From the gritty tundra and open woodlands to the sky-high mountains and the thundering Pacific Ocean, Canada’s National Parks reveal exceptional examples of stunning scenery. Continue reading to learn all you need to know about exploring Canadian National Parks.

Canada’s National Parks

National Parks are preserved areas for public entertainment and acknowledgment, controlled by Parks Canada. These sites often include vistas, camping, walking paths, lake connections, visitor centers, and other amenities.

Some of these parks have been designated as National Park Reserves. The goal is to create a network of national parks that will showcase each of Canada’s natural areas; the project is currently around 60% complete.

In addition to National Park Reserves, there are National Historic Sites. These are historically significant locations in Canada. These honor locations and events have impacted Canada’s heritage.

Provincial and Territorial Parks

These parks are different from National Parks. All these are protected areas, except those managed by the authorities of various provinces and territories.

Provincial and territorial parks outnumber national parks by a wide margin. For instance, British Columbia has more than 600 Provincial Parks. Access to Provincial Parks is free in certain provinces, although others have a daily cost.

2022 Increasing Fees

There is a daily admission charge to most of Canada’s Parks, Reserves, and Nature Preserves. Visitors must pay the admission fee for each day they enjoy within the park’s perimeters.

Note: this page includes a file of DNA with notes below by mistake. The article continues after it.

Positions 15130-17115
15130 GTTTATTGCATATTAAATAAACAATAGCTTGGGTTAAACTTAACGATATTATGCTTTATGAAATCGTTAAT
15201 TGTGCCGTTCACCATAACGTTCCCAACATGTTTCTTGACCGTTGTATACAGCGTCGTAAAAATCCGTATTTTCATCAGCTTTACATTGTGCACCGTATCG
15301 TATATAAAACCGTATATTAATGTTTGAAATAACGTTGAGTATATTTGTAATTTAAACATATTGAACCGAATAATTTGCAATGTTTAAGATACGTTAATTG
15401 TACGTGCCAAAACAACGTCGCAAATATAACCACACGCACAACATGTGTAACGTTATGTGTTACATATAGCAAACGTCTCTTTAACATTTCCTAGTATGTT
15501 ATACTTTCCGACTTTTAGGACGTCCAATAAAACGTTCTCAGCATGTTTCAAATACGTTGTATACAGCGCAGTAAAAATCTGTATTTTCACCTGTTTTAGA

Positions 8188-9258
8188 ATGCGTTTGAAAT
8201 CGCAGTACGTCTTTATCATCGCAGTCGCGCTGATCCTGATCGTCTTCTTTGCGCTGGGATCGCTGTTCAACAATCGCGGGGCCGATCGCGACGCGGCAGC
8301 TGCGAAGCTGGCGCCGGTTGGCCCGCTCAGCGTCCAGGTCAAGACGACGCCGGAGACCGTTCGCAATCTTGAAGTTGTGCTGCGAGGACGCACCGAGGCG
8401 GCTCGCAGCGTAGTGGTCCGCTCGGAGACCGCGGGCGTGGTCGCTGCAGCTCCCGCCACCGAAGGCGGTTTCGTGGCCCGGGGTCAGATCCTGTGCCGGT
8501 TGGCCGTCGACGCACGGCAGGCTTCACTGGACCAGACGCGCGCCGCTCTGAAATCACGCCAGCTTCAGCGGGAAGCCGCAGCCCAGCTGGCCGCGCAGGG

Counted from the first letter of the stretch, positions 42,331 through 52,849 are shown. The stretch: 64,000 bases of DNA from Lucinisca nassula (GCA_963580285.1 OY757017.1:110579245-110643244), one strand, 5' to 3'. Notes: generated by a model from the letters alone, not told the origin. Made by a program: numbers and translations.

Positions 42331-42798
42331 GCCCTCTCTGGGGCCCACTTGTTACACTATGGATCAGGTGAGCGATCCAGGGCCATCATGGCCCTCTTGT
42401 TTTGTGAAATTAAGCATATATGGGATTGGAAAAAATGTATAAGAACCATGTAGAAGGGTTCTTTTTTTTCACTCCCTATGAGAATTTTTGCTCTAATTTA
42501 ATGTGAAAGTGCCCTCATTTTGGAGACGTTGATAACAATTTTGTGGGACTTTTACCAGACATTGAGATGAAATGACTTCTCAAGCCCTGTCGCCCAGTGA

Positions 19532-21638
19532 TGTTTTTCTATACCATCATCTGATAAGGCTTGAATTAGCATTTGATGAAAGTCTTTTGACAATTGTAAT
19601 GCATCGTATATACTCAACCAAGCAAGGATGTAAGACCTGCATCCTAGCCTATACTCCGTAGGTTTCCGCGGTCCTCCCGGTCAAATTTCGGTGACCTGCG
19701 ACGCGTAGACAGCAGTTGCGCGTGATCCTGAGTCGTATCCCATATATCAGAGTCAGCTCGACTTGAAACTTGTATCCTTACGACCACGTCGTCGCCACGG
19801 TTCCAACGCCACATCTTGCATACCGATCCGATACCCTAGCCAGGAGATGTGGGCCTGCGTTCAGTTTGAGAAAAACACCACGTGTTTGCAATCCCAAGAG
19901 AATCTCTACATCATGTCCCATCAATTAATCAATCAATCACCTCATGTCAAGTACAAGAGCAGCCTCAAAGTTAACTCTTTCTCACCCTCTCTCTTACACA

According to the official website, visitors will notice a 2.2 percent increase in several Parks Canada fees this year. This will lead to fewer than 40 cents a day for grownup daily entrance and less than 80 cents per person for full-service camping, for illustration.

According to the website, these new tariffs will be introduced in four sites, while rates in 20 others will be raised. The most noteworthy change is the introduction of a $7.97 fee where none previously existed in Bruce Peninsula Park.

The cost of housing in the parks will have risen by approximately 21% by the time adjustments are done. These little changes will assist Parks Canada in rehabbing a greater portion of the expenditures connected with visitor amenities.

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